What to Know
- Hundreds have gathered on both sides of the Delaware River to watch an annual Christmas Day reenactment of George Washington’s 1776 crossing. Washington Crossing Historic Park officials say reenactors in three boats completed the crossing in about an hour Saturday afternoon under overcast skies.
- In 2020, an online reenactment was posted instead due to COVID pandemic crowd-size restrictions.
- In years past, thousands have often gathered on the riverbanks in Washington Crossing, Pennsylvania, and Titusville, New Jersey, to watch the reenactment of the daring voyage of Washington and his troops during the Revolutionary War.
Hundreds gathered on both sides of the Delaware River to watch an annual Christmas Day reenactment of George Washington’s 1776 crossing, a year after pandemic restrictions forced viewers to watch it online.
Reenactors in three boats completed the crossing in about an hour Saturday afternoon under overcast skies but in fairly mild temperatures, a spokesperson for Washington Crossing Historic Park said.
Earlier in the month, about 5,000 people attended a dress rehearsal of the Revolutionary War reenactment amid good weather and good water conditions, volunteer Tom Maddock of the Friends of Washington Crossing Park said, calling it “a great day."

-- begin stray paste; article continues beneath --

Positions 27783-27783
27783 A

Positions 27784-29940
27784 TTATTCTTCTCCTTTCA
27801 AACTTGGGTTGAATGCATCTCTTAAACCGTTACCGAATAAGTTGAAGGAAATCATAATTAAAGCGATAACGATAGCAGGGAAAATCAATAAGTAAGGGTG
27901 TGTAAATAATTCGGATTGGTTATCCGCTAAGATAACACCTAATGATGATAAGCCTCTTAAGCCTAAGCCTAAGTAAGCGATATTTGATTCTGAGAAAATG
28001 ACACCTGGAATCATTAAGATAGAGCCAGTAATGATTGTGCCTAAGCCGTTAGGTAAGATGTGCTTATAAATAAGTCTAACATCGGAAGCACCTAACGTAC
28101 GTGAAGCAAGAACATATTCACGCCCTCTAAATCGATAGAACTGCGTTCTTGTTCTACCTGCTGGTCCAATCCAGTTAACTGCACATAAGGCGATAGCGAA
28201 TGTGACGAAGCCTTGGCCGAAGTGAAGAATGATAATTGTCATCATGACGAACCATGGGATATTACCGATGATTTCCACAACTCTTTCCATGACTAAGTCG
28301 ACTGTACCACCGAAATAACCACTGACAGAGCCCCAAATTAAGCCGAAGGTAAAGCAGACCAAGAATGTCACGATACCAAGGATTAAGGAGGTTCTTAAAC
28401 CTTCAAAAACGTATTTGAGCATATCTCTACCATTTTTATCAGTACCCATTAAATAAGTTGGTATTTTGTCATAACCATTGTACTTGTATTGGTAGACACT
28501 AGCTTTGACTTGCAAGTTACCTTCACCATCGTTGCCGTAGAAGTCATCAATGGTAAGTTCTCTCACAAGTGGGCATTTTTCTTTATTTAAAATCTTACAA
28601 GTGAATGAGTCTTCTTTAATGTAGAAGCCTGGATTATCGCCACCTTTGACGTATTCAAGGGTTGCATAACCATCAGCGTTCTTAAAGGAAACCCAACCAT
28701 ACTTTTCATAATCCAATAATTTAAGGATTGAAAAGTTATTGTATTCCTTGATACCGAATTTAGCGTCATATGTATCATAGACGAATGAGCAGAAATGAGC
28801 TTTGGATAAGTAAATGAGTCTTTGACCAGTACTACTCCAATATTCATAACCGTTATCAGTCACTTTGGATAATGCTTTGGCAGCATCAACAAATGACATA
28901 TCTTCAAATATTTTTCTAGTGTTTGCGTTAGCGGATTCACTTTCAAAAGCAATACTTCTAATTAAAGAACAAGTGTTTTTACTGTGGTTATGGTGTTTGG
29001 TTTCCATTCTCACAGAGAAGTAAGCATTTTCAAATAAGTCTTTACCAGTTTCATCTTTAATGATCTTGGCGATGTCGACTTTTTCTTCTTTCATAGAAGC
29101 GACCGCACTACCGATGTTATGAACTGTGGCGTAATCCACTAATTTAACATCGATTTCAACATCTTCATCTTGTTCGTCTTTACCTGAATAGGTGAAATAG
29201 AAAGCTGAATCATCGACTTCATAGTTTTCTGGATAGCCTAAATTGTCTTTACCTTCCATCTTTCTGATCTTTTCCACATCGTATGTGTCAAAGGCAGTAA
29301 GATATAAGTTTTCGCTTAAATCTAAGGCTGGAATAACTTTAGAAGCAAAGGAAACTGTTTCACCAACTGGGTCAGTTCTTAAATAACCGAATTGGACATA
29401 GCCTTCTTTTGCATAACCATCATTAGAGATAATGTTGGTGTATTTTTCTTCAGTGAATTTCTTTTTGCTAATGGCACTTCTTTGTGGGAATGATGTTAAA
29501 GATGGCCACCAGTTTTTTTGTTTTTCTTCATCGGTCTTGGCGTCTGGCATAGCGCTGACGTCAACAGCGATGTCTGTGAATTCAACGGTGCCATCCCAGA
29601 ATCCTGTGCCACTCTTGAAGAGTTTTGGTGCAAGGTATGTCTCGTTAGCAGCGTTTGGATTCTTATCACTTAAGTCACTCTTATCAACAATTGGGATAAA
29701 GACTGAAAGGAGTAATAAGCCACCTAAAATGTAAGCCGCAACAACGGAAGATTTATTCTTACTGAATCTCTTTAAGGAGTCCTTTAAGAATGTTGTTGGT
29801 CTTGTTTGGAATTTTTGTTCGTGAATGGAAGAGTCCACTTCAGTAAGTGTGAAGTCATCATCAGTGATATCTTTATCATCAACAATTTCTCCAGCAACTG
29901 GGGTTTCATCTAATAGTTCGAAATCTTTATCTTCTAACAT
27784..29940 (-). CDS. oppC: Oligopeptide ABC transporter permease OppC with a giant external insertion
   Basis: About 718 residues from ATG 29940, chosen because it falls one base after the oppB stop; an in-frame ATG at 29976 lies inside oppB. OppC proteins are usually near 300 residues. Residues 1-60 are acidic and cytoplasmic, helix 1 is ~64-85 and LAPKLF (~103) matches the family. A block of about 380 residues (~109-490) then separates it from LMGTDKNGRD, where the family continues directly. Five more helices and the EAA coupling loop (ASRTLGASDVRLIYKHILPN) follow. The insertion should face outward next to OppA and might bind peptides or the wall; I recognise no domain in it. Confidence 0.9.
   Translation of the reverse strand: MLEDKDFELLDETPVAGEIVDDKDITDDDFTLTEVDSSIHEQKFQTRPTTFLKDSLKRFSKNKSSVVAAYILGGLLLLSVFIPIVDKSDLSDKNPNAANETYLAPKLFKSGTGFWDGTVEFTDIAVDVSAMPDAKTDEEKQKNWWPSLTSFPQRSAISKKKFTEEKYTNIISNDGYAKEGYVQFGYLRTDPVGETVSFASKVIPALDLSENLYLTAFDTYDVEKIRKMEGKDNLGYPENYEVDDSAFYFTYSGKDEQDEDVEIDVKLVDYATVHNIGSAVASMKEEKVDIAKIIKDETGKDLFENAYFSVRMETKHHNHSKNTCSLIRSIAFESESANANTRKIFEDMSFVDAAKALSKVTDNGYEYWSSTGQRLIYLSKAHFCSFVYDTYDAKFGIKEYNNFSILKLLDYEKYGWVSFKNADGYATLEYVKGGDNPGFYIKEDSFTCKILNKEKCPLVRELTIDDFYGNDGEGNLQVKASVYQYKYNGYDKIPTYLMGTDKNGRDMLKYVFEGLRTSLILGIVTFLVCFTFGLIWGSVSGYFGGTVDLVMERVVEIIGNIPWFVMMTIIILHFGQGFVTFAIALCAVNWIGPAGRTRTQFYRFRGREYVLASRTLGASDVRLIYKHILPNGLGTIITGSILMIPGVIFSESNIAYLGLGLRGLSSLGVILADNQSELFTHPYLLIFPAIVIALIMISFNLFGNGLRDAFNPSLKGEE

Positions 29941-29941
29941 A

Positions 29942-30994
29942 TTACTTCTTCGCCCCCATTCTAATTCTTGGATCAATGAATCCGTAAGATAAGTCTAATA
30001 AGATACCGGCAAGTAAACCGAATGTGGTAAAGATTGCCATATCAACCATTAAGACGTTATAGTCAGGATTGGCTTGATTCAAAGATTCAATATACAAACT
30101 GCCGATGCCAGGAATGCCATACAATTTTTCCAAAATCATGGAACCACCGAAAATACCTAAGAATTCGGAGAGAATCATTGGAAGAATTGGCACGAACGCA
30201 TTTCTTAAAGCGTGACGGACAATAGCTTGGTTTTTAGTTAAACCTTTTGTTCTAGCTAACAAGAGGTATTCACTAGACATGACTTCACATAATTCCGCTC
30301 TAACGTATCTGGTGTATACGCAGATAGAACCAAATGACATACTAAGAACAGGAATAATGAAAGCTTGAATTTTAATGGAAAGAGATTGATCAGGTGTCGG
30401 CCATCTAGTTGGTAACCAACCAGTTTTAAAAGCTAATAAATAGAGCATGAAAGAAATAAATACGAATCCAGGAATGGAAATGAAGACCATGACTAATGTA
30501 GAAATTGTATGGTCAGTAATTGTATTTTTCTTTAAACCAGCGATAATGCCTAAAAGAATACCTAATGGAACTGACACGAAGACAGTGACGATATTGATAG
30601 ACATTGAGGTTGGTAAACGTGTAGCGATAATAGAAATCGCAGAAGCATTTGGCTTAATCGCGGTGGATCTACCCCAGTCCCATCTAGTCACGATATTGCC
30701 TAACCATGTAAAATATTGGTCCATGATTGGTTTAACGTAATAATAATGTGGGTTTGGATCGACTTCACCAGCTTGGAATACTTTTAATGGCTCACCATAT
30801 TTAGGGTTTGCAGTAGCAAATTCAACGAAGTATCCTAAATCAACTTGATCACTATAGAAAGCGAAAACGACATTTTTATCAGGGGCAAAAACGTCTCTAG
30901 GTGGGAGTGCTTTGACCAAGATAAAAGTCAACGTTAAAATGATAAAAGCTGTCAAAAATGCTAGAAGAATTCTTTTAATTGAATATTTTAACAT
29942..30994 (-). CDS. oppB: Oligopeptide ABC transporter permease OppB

Get Philly local news, weather forecasts, sports and entertainment stories to your inbox. Sign up for NBC Philadelphia newsletters.
In 2020, after crowd-size restrictions barred holding the traditional in-person event, park officials posted a video of a reenactment filmed earlier in the month providing what they called a “close-up view." This year, people entering the visitor center were asked to wear masks, and workers were also masked, officials said.
In years past, thousands have often gathered every Christmas morning on the banks of the river in Washington Crossing, Pennsylvania, and Titusville, New Jersey, to watch historical reenactors set out in boats to retrace the daring 1776 voyage of Washington and his troops.
In 2019, the crossing was completed for the first time in three years with what the Friends of Washington Crossing Park said was probably a record crowd of 4,500 to 5,000 people looking on. The crossing had been scuttled during the previous two years, first by high winds and then by high water.
Other activities at the annual event include reenactments of Washington’s address to his troops, historical speeches and processions, and staffers in period clothing providing public interpretation.
In the original crossing, boats ferried 2,400 soldiers, 200 horses and 18 cannons across the river. Washington’s troops marched 8 miles downriver before battling Hessian mercenaries in the streets of Trenton. Thirty Hessians were killed, and two Continental soldiers froze to death on the march.